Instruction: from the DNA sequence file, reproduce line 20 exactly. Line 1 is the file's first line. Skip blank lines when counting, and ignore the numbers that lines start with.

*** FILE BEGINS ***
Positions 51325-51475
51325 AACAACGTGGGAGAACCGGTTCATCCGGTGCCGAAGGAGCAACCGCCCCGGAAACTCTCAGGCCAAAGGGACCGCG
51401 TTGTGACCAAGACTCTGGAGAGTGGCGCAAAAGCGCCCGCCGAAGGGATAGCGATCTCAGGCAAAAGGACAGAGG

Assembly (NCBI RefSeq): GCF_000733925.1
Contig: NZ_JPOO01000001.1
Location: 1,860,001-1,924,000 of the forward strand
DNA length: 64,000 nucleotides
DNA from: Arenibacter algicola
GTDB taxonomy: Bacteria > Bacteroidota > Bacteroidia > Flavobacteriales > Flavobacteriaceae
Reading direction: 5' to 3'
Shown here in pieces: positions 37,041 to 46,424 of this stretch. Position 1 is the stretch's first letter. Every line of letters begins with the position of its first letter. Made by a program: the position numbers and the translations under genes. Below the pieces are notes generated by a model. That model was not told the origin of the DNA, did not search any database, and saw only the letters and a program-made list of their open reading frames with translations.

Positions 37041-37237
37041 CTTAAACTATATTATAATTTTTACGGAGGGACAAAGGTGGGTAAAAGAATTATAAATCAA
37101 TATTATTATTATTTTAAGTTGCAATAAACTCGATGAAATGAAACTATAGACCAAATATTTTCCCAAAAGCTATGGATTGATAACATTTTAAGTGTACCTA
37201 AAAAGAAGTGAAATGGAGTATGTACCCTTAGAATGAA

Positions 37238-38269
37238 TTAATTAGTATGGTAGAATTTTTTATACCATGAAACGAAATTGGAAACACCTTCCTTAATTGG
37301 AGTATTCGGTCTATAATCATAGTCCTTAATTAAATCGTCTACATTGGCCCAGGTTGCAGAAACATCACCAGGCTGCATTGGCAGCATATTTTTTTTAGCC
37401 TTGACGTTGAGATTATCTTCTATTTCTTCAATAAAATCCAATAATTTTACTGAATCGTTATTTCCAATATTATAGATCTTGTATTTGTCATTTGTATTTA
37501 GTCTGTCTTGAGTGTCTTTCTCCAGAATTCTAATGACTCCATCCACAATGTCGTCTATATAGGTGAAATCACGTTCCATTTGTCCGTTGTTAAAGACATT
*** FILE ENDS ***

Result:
37501 GTCTGTCTTGAGTGTCTTTCTCCAGAATTCTAATGACTCCATCCACAATGTCGTCTATATAGGTGAAATCACGTTCCATTTGTCCGTTGTTAAAGACATT